Hi! It’s me, Michelle, the Kameoka City CIR. I will be finishing up my term here at the end of June. When I think back on all the valuable experiences I’ve accumulated here, my heart becomes filled with deep gratitude. Thanks to all the people who looked out for me, I was able to lead a truly fruitful, fulfilling and blissful life in Kameoka.
The time I spent here is an irreplaceable treasure to me. I got to learn a little bit of calligraphy, traditional Japanese dance and kimono dressing. Work-wise, I did more than I ever thought possible and it has led to close friendships with amazing colleagues, fellow foreigners, citizens from sister and friendship cities and last but not least, kind local people. When I received my placement notice 4 years ago in May, I never thought in my wildest dreams that I would come to love Kameoka this much and that I would be so blessed in both my professional and personal life.
I also love Kameoka city
itself. It is blessed with beautiful nature (Sakura Park during cherry blossom
season and Kuwayama Shrine during fall), delicious food, and a great location.
I remain ever so grateful and amazed that I got to enjoy gorgeous rural scenery
on bike rides, hiking at the breathtaking Hozu valley, eating delicious
traditional cuisine and cozy cafes (my favorite café in the world is Limone!)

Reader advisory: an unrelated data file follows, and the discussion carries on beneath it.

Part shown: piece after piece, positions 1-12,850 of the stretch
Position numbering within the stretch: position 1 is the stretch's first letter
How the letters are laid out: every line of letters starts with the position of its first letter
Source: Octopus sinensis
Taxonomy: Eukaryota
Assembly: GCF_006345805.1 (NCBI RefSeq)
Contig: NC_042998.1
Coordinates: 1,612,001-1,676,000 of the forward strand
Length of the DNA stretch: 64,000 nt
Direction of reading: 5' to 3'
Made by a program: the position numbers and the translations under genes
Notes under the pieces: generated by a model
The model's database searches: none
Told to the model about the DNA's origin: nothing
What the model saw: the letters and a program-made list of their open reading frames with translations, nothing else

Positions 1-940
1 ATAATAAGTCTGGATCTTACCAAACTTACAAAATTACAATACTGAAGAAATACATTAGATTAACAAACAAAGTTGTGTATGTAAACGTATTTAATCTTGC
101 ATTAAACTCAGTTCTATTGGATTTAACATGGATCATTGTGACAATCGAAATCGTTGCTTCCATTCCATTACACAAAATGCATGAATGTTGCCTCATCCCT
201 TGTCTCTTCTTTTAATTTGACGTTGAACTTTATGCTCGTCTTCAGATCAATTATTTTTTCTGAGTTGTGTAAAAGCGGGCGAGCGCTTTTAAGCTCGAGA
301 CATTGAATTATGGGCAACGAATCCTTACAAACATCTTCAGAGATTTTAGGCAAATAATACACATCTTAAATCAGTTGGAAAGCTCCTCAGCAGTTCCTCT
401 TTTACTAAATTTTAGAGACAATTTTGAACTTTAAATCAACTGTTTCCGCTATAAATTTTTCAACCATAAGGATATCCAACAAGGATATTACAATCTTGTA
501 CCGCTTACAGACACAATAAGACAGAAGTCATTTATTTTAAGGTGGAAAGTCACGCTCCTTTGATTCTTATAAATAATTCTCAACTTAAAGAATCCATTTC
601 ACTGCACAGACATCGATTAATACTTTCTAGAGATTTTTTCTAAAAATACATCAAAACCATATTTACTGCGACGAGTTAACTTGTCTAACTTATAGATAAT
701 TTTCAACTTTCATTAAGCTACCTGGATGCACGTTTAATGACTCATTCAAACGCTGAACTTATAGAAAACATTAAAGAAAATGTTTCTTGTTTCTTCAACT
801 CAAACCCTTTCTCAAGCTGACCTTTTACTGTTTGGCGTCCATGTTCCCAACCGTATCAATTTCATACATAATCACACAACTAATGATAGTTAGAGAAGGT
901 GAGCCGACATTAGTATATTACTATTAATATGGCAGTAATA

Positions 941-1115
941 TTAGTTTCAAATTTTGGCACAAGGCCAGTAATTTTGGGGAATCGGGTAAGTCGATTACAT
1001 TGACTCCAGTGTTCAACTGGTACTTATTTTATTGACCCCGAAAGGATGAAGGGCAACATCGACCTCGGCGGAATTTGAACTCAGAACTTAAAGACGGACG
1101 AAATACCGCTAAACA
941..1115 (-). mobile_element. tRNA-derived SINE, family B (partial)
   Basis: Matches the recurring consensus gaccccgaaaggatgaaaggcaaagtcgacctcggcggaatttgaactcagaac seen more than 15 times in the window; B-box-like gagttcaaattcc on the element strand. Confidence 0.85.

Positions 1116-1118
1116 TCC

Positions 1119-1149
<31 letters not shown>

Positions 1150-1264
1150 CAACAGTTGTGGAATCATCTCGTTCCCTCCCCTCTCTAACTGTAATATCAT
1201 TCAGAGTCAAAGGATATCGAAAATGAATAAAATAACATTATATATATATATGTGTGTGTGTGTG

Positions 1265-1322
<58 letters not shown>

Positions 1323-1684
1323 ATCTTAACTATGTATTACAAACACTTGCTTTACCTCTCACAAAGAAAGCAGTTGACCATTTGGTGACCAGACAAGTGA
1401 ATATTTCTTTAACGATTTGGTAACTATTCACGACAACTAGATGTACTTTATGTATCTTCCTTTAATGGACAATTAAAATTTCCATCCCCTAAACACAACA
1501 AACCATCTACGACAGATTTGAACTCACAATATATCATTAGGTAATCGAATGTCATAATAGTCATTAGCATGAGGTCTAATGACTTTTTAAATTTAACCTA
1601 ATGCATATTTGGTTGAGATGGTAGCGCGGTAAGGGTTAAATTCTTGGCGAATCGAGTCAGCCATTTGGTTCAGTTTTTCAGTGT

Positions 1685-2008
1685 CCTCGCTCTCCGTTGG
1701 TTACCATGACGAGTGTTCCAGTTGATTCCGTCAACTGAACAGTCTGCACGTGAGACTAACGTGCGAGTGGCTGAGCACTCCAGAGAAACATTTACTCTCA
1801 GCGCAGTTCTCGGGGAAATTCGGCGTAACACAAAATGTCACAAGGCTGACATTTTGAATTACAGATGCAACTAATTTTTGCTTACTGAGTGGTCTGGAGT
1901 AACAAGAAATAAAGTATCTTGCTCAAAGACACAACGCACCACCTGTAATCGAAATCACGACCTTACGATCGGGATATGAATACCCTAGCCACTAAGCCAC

while being only a stone’s throw away from the famous Kyoto city.
Volunteering as a
facilitator for the Powwow English Conversation session run by local citizen
group Kyo-cro-cul was especially rewarding when I saw how enthusiastic and
interested participants were to use and learn English. Learning about calligraphy,
Japanese dance and kimono dressing allowed me to experience traditional
Japanese culture up close and deepen my understanding of the intricacies behind
Creating, planning and facilitating the Global Café sessions (organized by KIEA) brought me immense work satisfaction when I saw how happy participants and foreign guests were when interacting and exchanging cultures. I was initially intimidated and overwhelmed at first with business trips abroad. However, not only did I increase my professional competency once I overcame various challenges, I also formed close bonds with some wonderful and interesting people I met in the countries I visited.